Estimated reading time: 2 minutes, 34 seconds

As algorithms get exponentially more advanced, AI will become even more lifelike. But, the biggest gap between real and virtual is a hurdle almost impossible to imagine in a machine; can AI account for emotion and feelings? To date, one of the hardest things for AI to emulate is human emotion. AI robots shown at the Consumer Electronics Show still appear “off” when compared to humans. We already make synthetic models that look convincingly human. Remarkably lifelike and able to respond with intelligence and knowledge far exceeding one human’s capacity, they still ring false.

For an AI to fully resemble a human, there must be the ability to successfully express emotion. But human emotions are so nuanced, even we don’t always understand them! Can we program a machine to adequately convey emotions? …Can a program move to the next step and possess feelings?

Machines And Emotion

We all know that when an AI speaks, it’s just drawing from a computer program. The machine pulls data from large sets and follows codes that inform about ways to apply the data into coherent sentences. It’s basically just following the rules. More advanced programs that include anticipation, prediction, and decision-making are also just following a set of rules, albeit a much more complicated set within an algorithm.

The groundwork exists for machines to replicate emotion, even though the ability to feel does not exist. With new developments such as the Neural Text-To-Speak (NTTS) approach, AI could conceivably follow the rules enough to simulate emotions. AI that uses NTTS can, at long last, navigate those nuances of human emotion and parse out the tonal differences between an enthusiastic and an excited sounding voice. Suddenly, the wooden responses from a digital voice is gone, and the machine sounds much more natural.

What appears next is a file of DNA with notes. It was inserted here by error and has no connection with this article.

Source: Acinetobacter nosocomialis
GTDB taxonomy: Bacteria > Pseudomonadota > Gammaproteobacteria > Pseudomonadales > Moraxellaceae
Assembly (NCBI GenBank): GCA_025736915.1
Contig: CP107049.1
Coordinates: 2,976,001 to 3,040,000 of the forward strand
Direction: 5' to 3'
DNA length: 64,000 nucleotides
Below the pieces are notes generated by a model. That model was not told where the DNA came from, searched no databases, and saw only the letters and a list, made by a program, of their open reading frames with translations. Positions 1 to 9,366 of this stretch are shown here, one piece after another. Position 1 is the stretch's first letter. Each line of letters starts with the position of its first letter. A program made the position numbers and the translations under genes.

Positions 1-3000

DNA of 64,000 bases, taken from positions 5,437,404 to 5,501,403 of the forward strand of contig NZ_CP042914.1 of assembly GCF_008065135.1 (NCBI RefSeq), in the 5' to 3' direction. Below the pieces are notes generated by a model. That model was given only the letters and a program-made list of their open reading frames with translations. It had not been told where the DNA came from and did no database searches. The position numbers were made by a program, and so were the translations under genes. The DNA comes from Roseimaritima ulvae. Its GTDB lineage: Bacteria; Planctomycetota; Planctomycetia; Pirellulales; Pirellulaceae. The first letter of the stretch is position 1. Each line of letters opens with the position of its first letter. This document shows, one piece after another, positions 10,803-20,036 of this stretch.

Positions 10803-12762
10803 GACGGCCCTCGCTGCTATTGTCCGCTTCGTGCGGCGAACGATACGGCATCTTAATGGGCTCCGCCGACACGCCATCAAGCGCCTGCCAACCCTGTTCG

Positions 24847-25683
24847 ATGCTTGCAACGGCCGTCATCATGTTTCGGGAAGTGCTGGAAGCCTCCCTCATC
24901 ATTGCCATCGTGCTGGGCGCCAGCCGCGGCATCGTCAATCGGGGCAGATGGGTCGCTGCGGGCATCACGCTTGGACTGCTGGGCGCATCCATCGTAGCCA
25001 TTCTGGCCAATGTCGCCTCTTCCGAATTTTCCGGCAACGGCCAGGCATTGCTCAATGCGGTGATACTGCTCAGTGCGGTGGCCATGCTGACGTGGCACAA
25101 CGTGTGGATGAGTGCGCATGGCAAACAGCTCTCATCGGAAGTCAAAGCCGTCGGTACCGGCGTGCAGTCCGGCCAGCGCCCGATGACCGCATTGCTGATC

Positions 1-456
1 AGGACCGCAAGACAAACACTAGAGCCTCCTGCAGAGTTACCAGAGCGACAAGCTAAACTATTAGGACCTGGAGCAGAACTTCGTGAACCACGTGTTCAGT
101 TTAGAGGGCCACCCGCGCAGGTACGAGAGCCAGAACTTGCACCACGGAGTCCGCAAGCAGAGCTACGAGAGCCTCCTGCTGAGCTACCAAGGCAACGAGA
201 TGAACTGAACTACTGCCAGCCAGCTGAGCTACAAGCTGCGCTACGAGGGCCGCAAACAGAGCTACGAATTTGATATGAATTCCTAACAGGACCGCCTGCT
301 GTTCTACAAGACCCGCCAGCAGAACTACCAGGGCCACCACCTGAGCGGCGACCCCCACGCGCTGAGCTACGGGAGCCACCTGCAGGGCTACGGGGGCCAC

And natural is the key. To bridge the gap that would create a realistic humanoid, there must be a way to make it seem less “off,” less digital. With NTTS, a machine could sift through its data, predict a response, and deliver a reply with the appropriate inflection, the emotional cues of language.

“I Love You, Too!!”

While the notion of an AI capable of emotion is far-fetched and unlikely to appear on the horizon any time soon, closer to fruition may be AI that responds to human emotions. Facial recognition and audio software already respond to human faces and voices. It’s not a great stretch of the imagination to consider a machine that can recognize feelings and deliver an appropriate—though programmed— response; it’s a simulation, not an emulation.

For example, today, if you tell the virtual assistant device Alexa, “I love you,” the device will say a variety of pleasantries, devoid of anything other than the usual affable tone. Tomorrow, you might get a response with such affection that you suddenly find yourself feeling affectionate, too.

It all gets very interesting quickly, then, as human nature is programmed to respond to emotion. What will the next evolution of society look like once a machine can invoke emotions in humans?

Last modified on Monday, 10 February 2020
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Deborah Huyett

Deborah Huyett is a professional freelance writer with experience working for a variety of industries. She enjoys and works with all types of writing, and she has been published or ghostwritten for blogs, newsletters, web pages, and books. A former English teacher, Deborah’s passion for writing has always been grounded in the mechanics while appreciating the art of writing. She approaches projects as creative challenges, matching voice and tone for any audience.

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